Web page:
Urinary biomarkers and nephrotoxicity

  • William F. Finn
  • George A. Porter

There are a number of definitions of the term “biomarker”. In general, they have in common three components: [1] that they are objectively measured indicators of specific anatomic, physiologic, biochemical, or molecular events; [2] that thay are associated with normal biological processes or accompany the onset, progression and/or severity of specific pathological or toxic conditions and [3] are that they are useful for measuring the progress of injury, disease or the effects of therapeutic intervention. For example, according to the National Institutes of Health (NIH) working group, a biomarker is a characteristic that is objectively measured as an indicator of normal biological processes, pathogenic processes, or a pharmacological response to a therapeutic intervention [1].

The types of biomarkers and the purposes served vary to some extent depending on the population beng observed. For public health purposes, the requirements of useful biomarkers to protect from injurious xenobiotic exposure are three-fold: firstly, to achieve the earliest identification of the potential for health impairment; secondly, to gain insight into the mechanism(s) responsible for any adverse impact on the health of individuals or specific populations at risk; and thirdly, to help assess the effects of interventions designed to minimize the short and longterm consequences of the initial injury. Important requirments for biomarker development are a detailed understanding of biochemical pathways involved in nephrotoxicity, minimal invasiveness and capacity to screen large atrisk populations.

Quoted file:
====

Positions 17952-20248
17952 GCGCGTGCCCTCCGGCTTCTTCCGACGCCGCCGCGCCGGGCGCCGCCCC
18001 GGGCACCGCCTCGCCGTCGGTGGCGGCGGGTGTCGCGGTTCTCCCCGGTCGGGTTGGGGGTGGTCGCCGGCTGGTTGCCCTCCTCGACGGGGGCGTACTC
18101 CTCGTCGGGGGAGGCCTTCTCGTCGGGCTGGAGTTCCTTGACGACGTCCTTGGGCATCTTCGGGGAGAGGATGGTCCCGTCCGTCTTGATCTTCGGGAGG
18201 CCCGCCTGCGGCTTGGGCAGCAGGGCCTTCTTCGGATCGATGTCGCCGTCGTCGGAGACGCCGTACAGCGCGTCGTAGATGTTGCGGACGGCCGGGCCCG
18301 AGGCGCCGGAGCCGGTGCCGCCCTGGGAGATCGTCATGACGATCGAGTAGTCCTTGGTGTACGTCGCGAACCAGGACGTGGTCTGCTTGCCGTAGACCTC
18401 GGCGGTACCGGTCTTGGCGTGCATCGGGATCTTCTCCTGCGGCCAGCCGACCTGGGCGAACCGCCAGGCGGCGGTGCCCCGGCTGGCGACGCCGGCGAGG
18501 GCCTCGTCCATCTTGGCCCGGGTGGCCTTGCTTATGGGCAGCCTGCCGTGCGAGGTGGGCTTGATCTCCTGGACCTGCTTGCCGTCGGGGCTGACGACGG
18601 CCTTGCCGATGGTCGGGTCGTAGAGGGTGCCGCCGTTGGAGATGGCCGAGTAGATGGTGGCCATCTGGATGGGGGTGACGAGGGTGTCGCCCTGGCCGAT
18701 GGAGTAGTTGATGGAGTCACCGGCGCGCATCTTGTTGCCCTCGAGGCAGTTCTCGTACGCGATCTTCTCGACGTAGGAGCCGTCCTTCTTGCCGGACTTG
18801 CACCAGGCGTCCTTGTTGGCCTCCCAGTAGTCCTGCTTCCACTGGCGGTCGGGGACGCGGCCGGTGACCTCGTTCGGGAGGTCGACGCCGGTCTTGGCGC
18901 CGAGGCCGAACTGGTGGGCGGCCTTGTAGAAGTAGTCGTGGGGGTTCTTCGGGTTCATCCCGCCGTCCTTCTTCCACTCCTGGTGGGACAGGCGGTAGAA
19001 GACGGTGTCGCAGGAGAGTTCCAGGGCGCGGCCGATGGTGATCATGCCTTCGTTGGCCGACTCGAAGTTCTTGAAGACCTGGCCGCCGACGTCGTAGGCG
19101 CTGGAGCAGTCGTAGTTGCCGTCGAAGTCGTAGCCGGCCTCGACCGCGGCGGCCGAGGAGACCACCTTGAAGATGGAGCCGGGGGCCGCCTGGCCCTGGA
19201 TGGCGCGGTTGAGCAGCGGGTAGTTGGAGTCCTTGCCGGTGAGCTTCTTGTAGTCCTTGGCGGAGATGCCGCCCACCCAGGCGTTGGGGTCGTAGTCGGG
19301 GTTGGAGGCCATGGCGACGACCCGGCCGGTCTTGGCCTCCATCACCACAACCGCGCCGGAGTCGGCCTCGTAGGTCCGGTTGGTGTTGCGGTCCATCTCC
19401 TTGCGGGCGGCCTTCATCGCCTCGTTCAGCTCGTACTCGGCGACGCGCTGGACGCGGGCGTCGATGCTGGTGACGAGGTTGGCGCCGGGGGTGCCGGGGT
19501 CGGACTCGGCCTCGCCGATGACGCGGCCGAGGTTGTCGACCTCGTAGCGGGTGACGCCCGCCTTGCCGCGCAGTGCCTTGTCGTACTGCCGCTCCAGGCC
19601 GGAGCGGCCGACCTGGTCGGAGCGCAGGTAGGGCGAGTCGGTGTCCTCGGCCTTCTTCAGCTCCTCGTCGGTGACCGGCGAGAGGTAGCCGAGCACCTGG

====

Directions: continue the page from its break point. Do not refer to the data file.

Glomerular Filtration Rate Proximal Tubule Lupus Nephritis Delay Graft Function Nephrol Dial Transplant 
These keywords were added by machine and not by the authors. This process is experimental and the keywords may be updated as the learning algorithm improves.


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Copyright information

© Springer Science+Business Media, LLC 2008

Authors and Affiliations

  • William F. Finn
    • 1
  • George A. Porter
    1. 1.University of North Carolina UNC Kidney CenterChapel HillUSA

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